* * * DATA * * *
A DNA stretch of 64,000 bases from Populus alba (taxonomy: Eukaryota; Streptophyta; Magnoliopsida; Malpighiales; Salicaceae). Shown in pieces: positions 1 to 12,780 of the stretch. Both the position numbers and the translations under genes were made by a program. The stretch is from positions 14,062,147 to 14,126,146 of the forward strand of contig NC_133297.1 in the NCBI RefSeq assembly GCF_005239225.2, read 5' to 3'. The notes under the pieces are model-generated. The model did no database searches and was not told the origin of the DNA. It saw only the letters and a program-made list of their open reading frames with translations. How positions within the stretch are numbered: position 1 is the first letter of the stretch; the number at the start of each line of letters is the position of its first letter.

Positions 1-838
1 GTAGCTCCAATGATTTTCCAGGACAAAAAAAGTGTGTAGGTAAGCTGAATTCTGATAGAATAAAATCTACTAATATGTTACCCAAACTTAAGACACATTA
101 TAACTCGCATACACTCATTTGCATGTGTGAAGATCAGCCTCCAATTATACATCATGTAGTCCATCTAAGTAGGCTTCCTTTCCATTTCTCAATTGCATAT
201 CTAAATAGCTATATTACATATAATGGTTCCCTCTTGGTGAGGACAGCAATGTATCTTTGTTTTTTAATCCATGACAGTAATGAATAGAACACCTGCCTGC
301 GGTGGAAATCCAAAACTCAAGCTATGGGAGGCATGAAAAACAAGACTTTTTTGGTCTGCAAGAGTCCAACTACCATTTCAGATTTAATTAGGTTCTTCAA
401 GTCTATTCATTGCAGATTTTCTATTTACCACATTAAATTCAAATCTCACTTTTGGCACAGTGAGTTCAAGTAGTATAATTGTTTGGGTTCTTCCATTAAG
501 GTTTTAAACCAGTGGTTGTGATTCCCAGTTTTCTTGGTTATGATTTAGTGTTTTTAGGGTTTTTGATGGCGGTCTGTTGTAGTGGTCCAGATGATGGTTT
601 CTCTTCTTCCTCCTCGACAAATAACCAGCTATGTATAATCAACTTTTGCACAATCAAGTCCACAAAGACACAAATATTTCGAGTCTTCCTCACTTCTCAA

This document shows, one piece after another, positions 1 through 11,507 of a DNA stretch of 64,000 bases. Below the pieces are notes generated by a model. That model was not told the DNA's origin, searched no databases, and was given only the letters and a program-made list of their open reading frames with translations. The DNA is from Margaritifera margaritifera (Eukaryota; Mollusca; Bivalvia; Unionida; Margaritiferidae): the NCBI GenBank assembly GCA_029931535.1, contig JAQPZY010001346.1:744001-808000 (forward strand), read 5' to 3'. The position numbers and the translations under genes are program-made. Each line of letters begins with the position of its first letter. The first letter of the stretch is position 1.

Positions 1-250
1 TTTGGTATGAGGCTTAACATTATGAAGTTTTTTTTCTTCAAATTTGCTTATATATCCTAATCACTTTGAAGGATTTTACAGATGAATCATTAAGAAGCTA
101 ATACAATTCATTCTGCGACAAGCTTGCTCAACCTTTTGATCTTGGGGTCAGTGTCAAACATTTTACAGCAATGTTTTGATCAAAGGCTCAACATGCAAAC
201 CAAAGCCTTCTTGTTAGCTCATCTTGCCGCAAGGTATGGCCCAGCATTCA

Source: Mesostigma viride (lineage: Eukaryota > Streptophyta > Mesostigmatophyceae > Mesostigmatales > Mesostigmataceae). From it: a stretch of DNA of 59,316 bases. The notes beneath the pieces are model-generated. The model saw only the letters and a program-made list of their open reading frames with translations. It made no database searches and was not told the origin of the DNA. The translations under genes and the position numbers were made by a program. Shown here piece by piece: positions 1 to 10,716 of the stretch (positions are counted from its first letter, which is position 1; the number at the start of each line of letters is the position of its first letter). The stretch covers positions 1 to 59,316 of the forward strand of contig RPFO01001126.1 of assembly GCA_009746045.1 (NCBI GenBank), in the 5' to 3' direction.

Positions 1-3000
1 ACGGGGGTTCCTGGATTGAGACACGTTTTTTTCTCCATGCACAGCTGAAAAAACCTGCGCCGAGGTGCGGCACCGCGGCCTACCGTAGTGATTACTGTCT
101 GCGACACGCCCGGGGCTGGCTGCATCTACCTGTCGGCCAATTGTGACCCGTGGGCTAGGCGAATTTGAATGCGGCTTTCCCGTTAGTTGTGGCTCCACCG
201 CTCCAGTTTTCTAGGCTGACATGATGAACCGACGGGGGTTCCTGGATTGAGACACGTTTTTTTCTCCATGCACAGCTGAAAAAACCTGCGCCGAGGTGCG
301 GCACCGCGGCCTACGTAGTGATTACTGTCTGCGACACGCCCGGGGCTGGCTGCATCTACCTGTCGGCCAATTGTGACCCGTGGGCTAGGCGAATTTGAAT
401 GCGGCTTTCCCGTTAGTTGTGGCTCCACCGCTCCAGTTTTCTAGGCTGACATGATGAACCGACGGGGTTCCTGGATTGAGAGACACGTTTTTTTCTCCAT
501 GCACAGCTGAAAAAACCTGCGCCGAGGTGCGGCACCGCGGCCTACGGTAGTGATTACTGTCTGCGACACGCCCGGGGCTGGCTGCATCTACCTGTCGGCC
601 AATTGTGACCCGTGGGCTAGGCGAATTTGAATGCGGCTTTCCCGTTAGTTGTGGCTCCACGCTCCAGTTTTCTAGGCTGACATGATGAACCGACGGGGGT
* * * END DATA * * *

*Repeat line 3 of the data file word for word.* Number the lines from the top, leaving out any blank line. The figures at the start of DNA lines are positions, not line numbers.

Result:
1 GTAGCTCCAATGATTTTCCAGGACAAAAAAAGTGTGTAGGTAAGCTGAATTCTGATAGAATAAAATCTACTAATATGTTACCCAAACTTAAGACACATTA